By Sam Laird

Four years ago, Santa Cruz was the first American city to officially object to Operation Iraqi Freedom. Remaining on the cutting edge of anti-war politics, the city council passed a resolution two weeks ago opposing the ongoing conflict in Iraq, as well as the possibility of United States military involvement in Iran.

City leaders feel the resolution reflects the great majority of their constituents’ beliefs and consider it a crucial statement against the possibility of a wider military incursion in the Middle East. Council members also believe that Santa Cruz is the first city to take an official stance regarding the possibility of military action against Iran.

“I think what has happened in relation to Iran is very similar to the buildup to the involvement in Iraq, which was a terrible mistake,” said City Councilmember Mike Rotkin, who authored the resolution. “It’s making things worse–not better–for us on a global level.”

Over the last several months, members of the Bush Administration have emphasized the possibility that Iran has been supplying weapons and explosives to Iraqi insurgents, while government officials have also decried Iran’s efforts to build nuclear weaponry.

The city council’s three-page resolution rails against “questionable information about Iran” that mirrors the “lies that led to the ill-considered and ill-fated occupation of Iraq.” It also mentions the more than 3,000 American soldiers killed in Iraq, “the death and maiming of countless hundreds of thousands of Iraqi civilians,” and the “waste” of more than four hundred billion American tax dollars.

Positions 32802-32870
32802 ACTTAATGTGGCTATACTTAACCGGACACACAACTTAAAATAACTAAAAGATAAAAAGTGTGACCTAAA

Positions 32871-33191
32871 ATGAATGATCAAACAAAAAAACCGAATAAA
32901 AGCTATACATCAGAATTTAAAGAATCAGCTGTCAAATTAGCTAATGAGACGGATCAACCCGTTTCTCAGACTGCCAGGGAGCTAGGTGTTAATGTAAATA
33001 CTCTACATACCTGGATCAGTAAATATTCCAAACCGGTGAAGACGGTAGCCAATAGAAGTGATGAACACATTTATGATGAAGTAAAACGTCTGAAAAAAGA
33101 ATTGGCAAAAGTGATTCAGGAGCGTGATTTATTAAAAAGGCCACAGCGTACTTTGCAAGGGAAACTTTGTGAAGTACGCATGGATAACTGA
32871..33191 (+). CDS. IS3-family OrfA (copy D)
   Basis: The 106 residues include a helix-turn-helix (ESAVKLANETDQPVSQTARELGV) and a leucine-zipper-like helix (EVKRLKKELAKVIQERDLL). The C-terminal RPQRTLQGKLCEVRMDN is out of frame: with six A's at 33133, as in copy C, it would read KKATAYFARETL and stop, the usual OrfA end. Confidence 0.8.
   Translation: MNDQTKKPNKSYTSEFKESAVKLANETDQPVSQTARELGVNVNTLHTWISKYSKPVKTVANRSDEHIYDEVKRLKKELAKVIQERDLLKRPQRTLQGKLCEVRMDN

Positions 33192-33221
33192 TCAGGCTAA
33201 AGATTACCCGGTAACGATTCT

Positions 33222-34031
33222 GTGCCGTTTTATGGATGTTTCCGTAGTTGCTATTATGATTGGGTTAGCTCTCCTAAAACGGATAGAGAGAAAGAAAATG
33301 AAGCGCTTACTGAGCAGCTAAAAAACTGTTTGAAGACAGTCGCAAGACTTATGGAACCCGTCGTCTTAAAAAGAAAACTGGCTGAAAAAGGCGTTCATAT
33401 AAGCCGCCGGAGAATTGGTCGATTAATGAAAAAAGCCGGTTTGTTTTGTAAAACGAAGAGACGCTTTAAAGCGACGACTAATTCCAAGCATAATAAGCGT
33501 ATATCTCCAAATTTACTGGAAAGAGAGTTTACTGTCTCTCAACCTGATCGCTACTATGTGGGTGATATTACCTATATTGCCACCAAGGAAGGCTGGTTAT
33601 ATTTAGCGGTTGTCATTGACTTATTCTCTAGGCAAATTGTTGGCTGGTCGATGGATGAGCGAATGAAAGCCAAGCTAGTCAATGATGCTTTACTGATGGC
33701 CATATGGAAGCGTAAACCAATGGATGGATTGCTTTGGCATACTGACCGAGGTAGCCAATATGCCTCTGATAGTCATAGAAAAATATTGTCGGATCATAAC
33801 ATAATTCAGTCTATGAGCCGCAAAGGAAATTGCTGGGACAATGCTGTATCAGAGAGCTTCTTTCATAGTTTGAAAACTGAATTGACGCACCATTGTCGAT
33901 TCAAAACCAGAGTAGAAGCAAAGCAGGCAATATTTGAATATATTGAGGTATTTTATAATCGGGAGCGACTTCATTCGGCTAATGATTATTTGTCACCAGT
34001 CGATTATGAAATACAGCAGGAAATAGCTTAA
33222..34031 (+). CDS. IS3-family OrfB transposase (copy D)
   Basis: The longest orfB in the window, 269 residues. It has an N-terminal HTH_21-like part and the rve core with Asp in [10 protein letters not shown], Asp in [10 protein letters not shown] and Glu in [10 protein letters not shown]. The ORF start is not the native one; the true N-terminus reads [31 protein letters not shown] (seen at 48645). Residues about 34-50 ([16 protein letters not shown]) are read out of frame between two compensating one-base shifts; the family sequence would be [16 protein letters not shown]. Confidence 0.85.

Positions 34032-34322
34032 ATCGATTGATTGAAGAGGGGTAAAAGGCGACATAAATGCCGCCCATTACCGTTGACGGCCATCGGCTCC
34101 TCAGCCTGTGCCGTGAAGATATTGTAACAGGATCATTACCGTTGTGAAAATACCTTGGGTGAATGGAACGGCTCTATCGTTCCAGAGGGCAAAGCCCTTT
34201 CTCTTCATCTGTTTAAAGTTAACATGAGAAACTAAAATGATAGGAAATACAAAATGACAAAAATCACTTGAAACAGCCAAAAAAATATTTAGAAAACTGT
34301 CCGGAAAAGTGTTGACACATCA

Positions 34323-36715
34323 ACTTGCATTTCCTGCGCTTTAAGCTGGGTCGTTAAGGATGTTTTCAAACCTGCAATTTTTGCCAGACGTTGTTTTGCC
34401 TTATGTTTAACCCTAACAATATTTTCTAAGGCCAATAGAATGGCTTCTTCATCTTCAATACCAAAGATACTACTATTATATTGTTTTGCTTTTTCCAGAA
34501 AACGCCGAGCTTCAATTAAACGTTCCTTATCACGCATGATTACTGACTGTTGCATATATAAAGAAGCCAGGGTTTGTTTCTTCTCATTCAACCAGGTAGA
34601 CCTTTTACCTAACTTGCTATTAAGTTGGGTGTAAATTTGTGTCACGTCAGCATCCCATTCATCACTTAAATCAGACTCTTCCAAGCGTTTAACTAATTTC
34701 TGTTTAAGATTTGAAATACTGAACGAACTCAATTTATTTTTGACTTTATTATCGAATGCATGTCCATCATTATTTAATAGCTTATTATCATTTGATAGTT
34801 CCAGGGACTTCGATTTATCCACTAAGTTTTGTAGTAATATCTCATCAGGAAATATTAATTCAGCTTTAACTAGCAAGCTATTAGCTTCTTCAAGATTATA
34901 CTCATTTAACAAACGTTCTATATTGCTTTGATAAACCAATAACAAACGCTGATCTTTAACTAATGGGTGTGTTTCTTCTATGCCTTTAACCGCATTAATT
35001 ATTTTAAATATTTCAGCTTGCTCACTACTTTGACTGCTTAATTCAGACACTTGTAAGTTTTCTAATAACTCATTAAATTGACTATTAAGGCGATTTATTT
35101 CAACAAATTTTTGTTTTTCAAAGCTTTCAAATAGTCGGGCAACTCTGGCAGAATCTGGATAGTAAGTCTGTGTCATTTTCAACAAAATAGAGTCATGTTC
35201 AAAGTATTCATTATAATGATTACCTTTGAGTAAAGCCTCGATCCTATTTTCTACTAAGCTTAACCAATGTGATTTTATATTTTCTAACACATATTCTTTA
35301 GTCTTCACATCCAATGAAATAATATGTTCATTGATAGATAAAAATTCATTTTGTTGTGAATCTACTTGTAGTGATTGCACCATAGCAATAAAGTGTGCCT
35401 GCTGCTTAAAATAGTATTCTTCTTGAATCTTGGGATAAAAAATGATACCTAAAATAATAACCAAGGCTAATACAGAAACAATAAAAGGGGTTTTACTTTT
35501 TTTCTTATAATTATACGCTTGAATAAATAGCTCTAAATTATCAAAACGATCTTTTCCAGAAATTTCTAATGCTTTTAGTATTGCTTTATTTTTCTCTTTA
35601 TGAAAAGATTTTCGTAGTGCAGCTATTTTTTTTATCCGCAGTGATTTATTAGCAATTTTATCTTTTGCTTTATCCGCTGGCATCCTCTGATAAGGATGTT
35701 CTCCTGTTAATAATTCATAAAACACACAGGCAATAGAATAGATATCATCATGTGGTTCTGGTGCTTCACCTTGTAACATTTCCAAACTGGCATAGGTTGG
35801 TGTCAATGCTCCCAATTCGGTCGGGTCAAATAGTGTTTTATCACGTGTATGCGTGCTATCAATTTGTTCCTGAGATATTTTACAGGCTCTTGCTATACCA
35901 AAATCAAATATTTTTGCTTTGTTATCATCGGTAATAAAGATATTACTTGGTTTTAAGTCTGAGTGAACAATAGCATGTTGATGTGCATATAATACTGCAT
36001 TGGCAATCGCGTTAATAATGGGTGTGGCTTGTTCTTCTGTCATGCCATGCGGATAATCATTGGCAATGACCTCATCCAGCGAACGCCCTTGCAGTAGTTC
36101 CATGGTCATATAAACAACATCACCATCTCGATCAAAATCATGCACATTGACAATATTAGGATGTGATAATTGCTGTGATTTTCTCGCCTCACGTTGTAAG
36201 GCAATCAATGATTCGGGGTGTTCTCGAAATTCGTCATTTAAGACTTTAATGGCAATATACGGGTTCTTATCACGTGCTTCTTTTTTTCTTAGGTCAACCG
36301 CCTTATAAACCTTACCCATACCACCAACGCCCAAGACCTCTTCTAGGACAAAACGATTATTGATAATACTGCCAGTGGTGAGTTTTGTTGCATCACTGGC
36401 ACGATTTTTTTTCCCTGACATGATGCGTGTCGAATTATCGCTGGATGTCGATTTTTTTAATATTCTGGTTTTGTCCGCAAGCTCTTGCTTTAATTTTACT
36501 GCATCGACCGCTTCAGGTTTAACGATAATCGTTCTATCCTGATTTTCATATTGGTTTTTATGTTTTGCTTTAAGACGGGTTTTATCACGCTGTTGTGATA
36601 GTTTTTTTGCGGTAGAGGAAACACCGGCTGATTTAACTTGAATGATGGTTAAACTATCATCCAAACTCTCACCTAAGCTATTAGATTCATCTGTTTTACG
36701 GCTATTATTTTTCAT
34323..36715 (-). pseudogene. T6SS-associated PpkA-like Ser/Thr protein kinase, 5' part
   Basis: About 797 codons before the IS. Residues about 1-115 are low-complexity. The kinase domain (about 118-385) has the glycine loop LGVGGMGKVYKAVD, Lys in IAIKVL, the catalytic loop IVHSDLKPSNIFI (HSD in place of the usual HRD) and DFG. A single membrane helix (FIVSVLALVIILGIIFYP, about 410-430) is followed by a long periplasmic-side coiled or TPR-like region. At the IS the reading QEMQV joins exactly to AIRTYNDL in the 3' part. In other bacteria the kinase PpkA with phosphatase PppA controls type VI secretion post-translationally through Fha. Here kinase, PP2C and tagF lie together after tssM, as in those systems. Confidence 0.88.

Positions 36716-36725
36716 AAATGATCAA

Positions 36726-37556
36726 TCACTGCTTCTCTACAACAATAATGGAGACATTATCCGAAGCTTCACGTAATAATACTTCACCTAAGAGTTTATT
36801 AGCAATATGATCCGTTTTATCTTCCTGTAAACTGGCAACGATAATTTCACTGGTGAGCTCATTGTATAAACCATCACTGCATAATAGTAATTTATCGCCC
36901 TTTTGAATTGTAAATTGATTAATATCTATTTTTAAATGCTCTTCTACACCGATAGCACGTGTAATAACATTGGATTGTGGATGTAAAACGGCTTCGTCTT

Mayor Emily Reilly said she was inspired to introduce the resolution after hearing Representative Maxine Waters (D-Los Angeles) urge people to act against the war during a February speech in Santa Cruz. Reilly added that local citizens had compelled her to take action as well.

“People all over this community have been saying to me, ‘I’m not an activist and I don’t usually speak out or march against things, but I’m so sick of this and we’ve got to stop it now,’” she explained.

While Reilly said that public response to the resolution has been “overwhelmingly positive,” some have expressed dissatisfaction with the declaration for a couple reasons–that the war isn’t a municipal issue and that the resolution ignores citizens who may be in favor of the war.

“The City Council should focus less on their international concerns and more on the city positions into which they were elected,” UC Santa Cruz College Republicans President Kelly Hayes told City on a Hill Press via e-mail. “Their opinions and resolutions regarding the U.S. military are useless; their time would be better spent making Santa Cruz a better place to live.”

Rotkin addressed the concern that the Council was misrepresenting a portion of its constituents, and Reilly adamantly refuted the notion that the war overseas is not a local matter.

“I know and feel very confident that the vast majority of the people in our town don’t want us to get involved in Iran and want us out of Iraq,” Rotkin said. “Not a 51 percent majority, but the overwhelming majority.”

Reilly agreed, explaining, “I completely disagree with anyone who says this isn’t a local issue. Tell that to someone who has somebody over there. It’s a local issue because local people are over there fighting, local lives are at risk, and it’s local money not being spent on schools, health care, and our children.”

Councilmembers hope that the resolution against action in Iran will spur other communities to voice concern on a national issue, much the way their resolution four years ago did.

“When we were the first city to come out against bombing Iraq, it was seen by some as something that wasn’t really important,” Reilly said. “But we ended up having 153 cities come out against the war in Iraq. Sometimes one little thing can create a ripple effect.”